Governments worldwide are increasingly concerned about the booming use of CBD (cannabidiol) products. However, we know little about the impact of their liberalization. We study a unique case of unintended liberalization of a CBD-based product(light cannabis) that occurred in Italy in 2017. Using unique and high-frequency data on prescription drug sales and by exploiting the staggered local availability of the new product in each Italian province, we document a significant substitution effect between light cannabis and anxiolytics, sedatives, opioids, anti-depressants and anti-psychotics. Results are informative for regulators and suggest that bans on light cannabis use would disregard the needs of patients to seek effective reliefs of their symptoms.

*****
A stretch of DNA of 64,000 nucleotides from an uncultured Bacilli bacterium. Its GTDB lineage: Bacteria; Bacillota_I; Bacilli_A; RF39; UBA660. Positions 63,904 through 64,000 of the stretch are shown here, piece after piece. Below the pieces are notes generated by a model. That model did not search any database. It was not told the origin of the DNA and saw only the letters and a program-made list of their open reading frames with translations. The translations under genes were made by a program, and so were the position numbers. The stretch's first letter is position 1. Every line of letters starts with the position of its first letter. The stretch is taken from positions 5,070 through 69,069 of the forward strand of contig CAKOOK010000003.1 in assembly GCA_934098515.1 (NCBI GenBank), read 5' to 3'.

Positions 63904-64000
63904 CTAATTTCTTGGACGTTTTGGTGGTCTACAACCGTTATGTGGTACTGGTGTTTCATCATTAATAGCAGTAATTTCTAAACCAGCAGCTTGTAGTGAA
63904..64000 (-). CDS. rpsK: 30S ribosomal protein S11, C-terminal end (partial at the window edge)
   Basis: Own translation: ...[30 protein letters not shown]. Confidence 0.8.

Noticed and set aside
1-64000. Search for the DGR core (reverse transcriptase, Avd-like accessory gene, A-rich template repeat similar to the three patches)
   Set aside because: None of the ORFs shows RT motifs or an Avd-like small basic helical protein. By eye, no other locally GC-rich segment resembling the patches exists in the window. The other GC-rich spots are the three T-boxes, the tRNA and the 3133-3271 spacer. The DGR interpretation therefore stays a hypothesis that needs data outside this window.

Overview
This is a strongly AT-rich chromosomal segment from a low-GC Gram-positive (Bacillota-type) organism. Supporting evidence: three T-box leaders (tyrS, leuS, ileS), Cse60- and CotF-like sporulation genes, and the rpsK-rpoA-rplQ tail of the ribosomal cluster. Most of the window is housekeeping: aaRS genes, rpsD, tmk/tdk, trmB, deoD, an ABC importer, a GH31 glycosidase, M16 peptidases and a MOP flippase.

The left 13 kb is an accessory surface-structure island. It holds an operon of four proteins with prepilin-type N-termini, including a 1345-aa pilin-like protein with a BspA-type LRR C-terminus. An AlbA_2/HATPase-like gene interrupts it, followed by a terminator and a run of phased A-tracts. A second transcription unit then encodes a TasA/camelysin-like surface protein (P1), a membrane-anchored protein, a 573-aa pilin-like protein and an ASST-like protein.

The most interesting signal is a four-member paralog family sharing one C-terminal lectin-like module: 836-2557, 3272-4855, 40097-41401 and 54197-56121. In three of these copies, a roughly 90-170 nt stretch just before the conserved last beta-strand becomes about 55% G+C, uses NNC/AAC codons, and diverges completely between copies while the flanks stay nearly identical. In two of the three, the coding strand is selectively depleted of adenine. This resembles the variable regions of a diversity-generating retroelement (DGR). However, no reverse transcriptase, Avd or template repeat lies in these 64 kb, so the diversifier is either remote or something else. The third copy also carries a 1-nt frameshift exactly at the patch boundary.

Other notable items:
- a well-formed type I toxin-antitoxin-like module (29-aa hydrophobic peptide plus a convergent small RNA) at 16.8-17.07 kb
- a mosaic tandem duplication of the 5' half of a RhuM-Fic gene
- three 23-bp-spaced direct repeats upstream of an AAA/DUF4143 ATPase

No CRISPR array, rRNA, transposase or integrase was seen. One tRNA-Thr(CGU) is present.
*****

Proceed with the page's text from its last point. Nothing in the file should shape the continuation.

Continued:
Additional Metadata
Keywords Light cannabis, Self-Medication, Marijuana, Difference-In-Difference, Prescription drugs, CBD
JEL Government Expenditures and Health (jel H51), State and Local Government: Health, Education, and Welfare (jel H75), Government Policy; Regulation; Public Health (jel I18), Energy, Environmental, Health, and Safety Law (jel K32), Illegal Behavior and the Enforcement of Law (jel K42)
Persistent URL dx.doi.org/10.1016/j.jhealeco.2020.102371, hdl.handle.net/1765/130178
Journal Journal of Health Economics
Citation
Principe, F., Carrieri, V., & Madio, L. (2020). Do-It-Yourself medicine? The impact of light cannabis liberalization on prescription drugs. Journal of Health Economics. doi:10.1016/j.jhealeco.2020.102371